Island ladies of Kripalu

Meet some of the women who have reaped the benefits of a healthy retreat at the Stockbridge center.

Scarlet Johnson, owner of the Yoga Barn. — Randi Baird

For those who’ve never been, Kripalu, a nonprofit educational organization, is a “center for yoga, health, wellness, and personal growth” in Stockbridge, in the Berkshires, where it established a permanent home in 1983. Island Kripalu teacher and healer Martha Abbott, owner of Spirit Moves You in Oak Bluffs, found yoga in 1996 at Kripalu at age 40, and “jumped in full-force.” Abbott even became one of their directors of yoga, teaching yoga teachers. She moved from the Vineyard, and lived at Kripalu for about a year before beginning to teach yoga and other retreats there in 1998. She also became a movement therapist while living in the Berkshires. She taught at Kripalu for nine years. Abbott admits she can’t stand living away from the Island for more than three years, having been a full-time resident since high school. She was able to return to the Island and run the Kripalu programs remotely. After that she began teaching yoga on-Island, and developed her own yoga teacher-training program. Since leaving Kripalu in 2007, Abbott began her studies with the Four Winds Society in Shamanic Energy Medicine with Dr. Alberto Villoldo. Now Abbott is an assistant online teacher for Four Winds training. After a 10-year hiatus, she and her stepsister, Sigrid Olsen, recently taught a Creative Well-Being Retreat at Kripalu. Abbott and Olsen, a former fashion designer, have led retreats together for the past decade in Tulum, Provence, Tuscany, Ojai, and Glouscester. Olsen leads the creative half, and Abbott leads the movement, meditation, and shamanic parts. You can learn more about Abbot’s offerings at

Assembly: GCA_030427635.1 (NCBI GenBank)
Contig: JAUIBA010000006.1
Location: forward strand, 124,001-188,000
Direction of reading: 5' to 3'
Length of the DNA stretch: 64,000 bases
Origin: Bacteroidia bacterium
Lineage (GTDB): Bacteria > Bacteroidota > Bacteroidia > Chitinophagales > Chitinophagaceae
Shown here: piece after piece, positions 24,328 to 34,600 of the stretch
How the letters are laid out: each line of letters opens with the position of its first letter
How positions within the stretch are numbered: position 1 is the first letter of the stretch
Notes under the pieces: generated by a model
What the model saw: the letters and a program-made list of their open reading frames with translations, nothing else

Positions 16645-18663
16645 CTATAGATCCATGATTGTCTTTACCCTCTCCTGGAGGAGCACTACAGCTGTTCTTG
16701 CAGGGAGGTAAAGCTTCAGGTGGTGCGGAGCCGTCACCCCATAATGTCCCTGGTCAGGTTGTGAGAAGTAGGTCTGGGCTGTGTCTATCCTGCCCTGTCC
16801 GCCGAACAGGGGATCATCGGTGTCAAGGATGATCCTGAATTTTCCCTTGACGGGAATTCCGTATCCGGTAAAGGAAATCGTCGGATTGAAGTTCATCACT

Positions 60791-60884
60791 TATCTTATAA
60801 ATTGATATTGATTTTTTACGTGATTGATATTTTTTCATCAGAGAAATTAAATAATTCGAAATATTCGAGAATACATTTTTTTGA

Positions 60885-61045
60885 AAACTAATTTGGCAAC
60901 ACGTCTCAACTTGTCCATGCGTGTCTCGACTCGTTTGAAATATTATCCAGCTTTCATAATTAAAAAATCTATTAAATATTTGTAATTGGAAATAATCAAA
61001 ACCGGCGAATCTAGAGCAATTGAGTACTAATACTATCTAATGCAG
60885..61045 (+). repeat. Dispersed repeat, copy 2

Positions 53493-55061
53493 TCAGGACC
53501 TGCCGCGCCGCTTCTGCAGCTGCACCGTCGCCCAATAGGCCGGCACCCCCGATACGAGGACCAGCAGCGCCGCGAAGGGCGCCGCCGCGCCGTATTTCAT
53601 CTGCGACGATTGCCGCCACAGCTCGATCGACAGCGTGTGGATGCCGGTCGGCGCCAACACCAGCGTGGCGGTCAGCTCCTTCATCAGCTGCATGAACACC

But Abbott’s not the only Kripalu connection with Martha’s Vineyard. The first Women’s Week: The Revolution Within at Kripalu will be held from Nov. 10 to 15, and three Island women will be there.
Scarlet Johnson, owner of the Yoga Barn, first studied yoga with Carl Klimme, a Kripalu teacher, in New Jersey, where she was living before moving to the Vineyard. “I loved his class, and took it a lot,” Johnson says. “Not long after consistently taking his class, he asked, ‘Hey, can you sub for me? I’m going to be away.’ I told him I’m not a yoga teacher. He said, ‘Yeah, yeah you are.’ It was easy to sub for him. He told me to check out Kripalu because they offered monthlong teacher-training intensives; even if I didn’t want to teach it still had value. I went to Kripalu in the spring of 2001 or 2002, did one workshop, then went back four months later and had my first workshop with Yoganand [Michael Carroll]. I loved it. Really, really loved. Then I did my yoga teacher-training with Yoganand and Tobey Levine, though I was really hoping for Martha Abbott and Yoganand. I kept taking workshops with Yoganand for the next 17 years.”
As an idea began germinating in Johnson’s mind about “the balance of power” and yoga, she spoke with the powers that be at Kripalu, submitted a proposal, and now she is heading to Kripalu to teach her first workshop there. Johnson started with postures and pranayama, and then began meditation. I have watched Scarlet Johnson blossom as she heads into her 11th year with the Yoga Barn community she has given a home to. Learn more about her workshop at, or check out the many Yoga Barn offerings at